Commenting procedures

Make sure to place comments within VBA procedures (Functions and Subs) that provide a more complex capability.

Comment the purpose of procedures (Subs and Functions) . Ideally each procedure should accomplish a single tasks and have no more lines of code than can be made visible on your screen. A procedure should also be described by:

  • Explaining the purpose / goal of the procedure e.g. read file
  • If needed, describing the parameters and outputs

A simple example below:

Function ReadFile(fileName as String, length as Long) as String
'Read a text file, and return [length] first characters
'fileName - name of the file to open
'length - number of characters to read
  '...
  '...
End Function

Comment associated blocks of code. Usually your procedure will consist of several block of code, each one realizing a different activity. Providing even a single line of comment to explain each block of code will make your code more readable.

Explain conditional statements. Conditional statements are your codes Fork to different execution pathways. If the code does not speak for itself it makes sense to provide some verbatim.

If age < 18 Then 'Can't drink or drive
  '...
ElseIf age < 21 Then 'Can drive, can't drink
  '...
Else 'Can drink and drive. But not simultaneously :)
  '...
End If

Excel VBA Function vs VBA Sub – Excel Functions and Procedures

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A VBA Function can accept parameters and return results. Functions, however, can’t be executed directly. On the other hand a VBA Sub procedure can be executed directly and can also accept parameters. Procedures, however, do not return values.

We often use Subs and Functions often not thinking about their true potential and how much we can squeeze out of a regular VBA Function. Let’s start with a reminder how both differ from each other and then dive into the details.

VBA Sub, VBA Function Syntax

Below structure resembles a VBA Sub and VBA Function:

Below are simple examples of Subs and Functions:

VBA Sub procedure syntax

The code block of a VBA Sub procedure is marked by the Sub and End Sub statements.
VBA Sub procedure

VBA Function procedure syntax

The code block of a VBA Function is marked by the Function and End Function statements.
VBA Function

VBA Function vs VBA Sub

We often tend to mix up procedures, Subs and Functions in VBA. So let’s get it right this time. There are 2 main differences between VBA Procedures (Subs) and VBA Functions:

  • VBA Functions return values, VBA Subs don’t
  • You can execute a VBA Sub, you can’t execute VBA Functions – they can only be executed by VBA Subs

Executing Functions and Subs

Although I provided examples above there are multiple ways to execute a VBA Function and a VBA Sub:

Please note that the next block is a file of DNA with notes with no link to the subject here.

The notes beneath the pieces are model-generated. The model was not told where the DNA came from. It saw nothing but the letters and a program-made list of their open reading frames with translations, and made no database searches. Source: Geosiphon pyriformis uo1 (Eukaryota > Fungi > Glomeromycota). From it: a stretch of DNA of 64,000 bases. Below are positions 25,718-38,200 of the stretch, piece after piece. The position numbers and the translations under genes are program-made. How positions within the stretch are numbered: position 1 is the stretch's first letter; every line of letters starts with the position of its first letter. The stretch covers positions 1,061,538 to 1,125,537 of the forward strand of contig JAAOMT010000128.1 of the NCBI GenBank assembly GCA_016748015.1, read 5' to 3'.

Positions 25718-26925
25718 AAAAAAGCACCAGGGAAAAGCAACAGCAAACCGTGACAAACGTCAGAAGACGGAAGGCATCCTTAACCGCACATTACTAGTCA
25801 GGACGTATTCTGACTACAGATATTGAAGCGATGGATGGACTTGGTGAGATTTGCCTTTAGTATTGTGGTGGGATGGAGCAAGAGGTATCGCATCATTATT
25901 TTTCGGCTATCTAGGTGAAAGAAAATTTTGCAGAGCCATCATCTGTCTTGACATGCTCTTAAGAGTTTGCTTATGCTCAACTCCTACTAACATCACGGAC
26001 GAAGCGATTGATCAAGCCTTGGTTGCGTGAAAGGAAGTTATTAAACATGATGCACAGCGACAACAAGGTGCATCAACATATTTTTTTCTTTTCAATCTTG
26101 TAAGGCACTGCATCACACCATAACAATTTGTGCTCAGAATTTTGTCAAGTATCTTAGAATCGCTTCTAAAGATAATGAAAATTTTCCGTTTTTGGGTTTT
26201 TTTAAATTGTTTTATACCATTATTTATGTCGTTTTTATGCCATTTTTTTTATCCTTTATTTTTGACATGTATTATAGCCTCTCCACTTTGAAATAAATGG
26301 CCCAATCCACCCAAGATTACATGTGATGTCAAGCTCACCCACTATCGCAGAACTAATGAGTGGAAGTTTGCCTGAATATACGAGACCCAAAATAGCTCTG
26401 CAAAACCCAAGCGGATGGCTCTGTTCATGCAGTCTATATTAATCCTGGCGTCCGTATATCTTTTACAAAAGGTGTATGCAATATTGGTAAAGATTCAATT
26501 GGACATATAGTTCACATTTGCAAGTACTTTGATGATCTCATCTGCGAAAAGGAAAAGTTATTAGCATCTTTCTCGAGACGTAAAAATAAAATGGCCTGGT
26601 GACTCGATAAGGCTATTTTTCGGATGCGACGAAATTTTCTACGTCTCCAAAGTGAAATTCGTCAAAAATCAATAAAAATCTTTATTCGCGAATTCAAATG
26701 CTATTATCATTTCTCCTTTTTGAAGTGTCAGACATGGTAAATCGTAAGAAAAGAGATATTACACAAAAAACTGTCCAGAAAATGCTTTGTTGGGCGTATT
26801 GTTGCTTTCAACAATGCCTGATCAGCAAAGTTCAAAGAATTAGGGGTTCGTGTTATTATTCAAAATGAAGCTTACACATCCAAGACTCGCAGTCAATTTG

Passing arguments ByVal and ByRef

The common knowledge is that only VBA Functions can return values. That indeed is mostly true. However, instead of a value (the result of the Function), we can assign values to variables that can be passed to the procedure by reference. What does that mean?

Variables can either by passed to a procedure (Function, Sub etc.) by their value or their reference.
Passing by value translates to making a copy of the variable. Thus any changes to the copy will not be reflected in the original variable.
Passing by reference is passing the address of the variable to the procedure. This means that any changes to a argument will be reflected in the original variable.

ByVal vs ByRef
Passing a variable by its Value or its Reference

By default all arguments are passed to procedures ByVal, so that no changes can be made to the original variables

ByVal and ByRef examples

Let’s look at some examples now:

When passing by value the variable someLong is not modified. However, when we pass it by reference its value is changed within the Sub procedure.

Objects and arrays are always passed by reference, because objects are in fact references (e.g. a Collection). Beware in such cases not to modify referenced objects by mistake!

Passing arrays to Subs and Functions

You can also easily pass arrays to Subs or Functions, even redefining their length. See example below:

Optional parameters

VBA Functions and Subs permit optional parameters, ones that need not be provided when executing the Function or Sub. It is a good practice to specify the default value for such parameters. See example below:

You can verify if a parameter has not been passed to an Sub or Function by using the IsMissing function. The IsMissing function works however only for Variant type parameters. See the same SayHi procedure as above, this time with the IsMissing function.

Dynamic parameter list

Say you want to create a VBA function like the Excel SUM or AVERAGE formulas – that can be provided with a dynamic list of parameters. VBA extends a neat solution for such a scenario called the ParamArray.

The ParamArray transforms a list of Variant variables passed as parameters into a neat Variant array.